We live in a time when disasters, tragically, have taken on new meaning. Natural disasters arise with greater frequency and growing intensity. And responsible party disasters – disasters that are man-made – dominate the headlines, generating fear and a sense of disbelief. Both preventive measures beforehand, and restorative efforts on behalf of victims thereafter, raise enormously difficult questions of how to best address these momentous events.
This essay focuses on the restorative efforts: compensation and remedial relief for disasters in the United States legal system. The essay sets out to briefly describe the multi-layered system in the US for addressing the consequences of catastrophic loss, which is framed in a typology based on a straightforward, two-fold approach.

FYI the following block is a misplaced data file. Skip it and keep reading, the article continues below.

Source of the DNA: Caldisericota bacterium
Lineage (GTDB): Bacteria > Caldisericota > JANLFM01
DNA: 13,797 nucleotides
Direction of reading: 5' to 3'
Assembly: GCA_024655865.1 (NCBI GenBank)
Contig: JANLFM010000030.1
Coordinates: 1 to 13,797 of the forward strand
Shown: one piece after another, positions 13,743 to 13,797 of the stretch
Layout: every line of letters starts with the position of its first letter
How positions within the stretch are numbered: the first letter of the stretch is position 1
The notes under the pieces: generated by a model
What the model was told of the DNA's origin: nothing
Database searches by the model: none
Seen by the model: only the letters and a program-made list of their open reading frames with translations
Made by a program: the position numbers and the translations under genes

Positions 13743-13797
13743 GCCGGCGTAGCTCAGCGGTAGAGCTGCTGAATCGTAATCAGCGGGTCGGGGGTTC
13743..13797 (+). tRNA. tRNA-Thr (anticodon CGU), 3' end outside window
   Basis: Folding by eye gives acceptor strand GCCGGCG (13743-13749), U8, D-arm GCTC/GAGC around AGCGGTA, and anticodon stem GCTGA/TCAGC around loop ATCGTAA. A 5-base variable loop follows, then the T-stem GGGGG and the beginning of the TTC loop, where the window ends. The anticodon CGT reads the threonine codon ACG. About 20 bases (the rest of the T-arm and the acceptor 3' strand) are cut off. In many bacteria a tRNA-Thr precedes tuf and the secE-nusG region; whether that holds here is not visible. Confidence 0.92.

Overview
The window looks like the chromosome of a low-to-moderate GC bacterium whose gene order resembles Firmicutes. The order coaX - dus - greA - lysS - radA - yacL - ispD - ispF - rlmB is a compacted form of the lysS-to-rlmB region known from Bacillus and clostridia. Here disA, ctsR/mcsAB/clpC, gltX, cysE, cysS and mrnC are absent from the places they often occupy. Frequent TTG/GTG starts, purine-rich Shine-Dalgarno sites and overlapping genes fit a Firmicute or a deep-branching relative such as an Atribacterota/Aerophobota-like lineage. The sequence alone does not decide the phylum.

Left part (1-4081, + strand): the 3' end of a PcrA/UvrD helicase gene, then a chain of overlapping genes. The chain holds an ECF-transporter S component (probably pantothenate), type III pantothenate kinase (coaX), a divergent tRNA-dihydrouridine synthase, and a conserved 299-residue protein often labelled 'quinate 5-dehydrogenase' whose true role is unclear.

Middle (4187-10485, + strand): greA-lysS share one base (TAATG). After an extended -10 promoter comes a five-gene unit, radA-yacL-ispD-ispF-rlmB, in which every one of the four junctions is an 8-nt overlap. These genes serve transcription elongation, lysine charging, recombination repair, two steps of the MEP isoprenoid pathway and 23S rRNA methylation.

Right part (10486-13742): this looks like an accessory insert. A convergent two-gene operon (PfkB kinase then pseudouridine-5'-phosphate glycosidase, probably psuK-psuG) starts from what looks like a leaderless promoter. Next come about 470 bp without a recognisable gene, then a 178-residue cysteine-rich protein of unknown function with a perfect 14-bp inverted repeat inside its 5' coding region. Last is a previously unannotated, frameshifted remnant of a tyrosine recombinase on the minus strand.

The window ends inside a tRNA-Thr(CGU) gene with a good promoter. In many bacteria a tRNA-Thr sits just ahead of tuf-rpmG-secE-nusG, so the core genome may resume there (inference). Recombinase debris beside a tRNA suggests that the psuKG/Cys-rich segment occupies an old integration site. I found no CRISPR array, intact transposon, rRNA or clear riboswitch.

Part I discusses compensation for natural disasters, where a combination of legislative no-fault compensation systems, privately held insurance, and governmental assistance programs compensate property loss, which is the dominant, although by no means exclusive, source of harm. Part II turns to responsible party disasters – where tort serves as the default system for seeking redress for physical harms. In addition to tort, Part III considers other options for securing compensation, such as targeted informal settlement schemes. Finally, the essay concludes with a brief note on the shortcomings of each of these strategies and suggest the need for a hybrid approach that draws upon each of the positive elements in our patchwork system.
Rabin, Robert L, Some Thoughts On Compensation And Remedial Relief For Disasters In The American Legal System (February 24, 2021). Northwestern University Law Review, volume 115, 2020.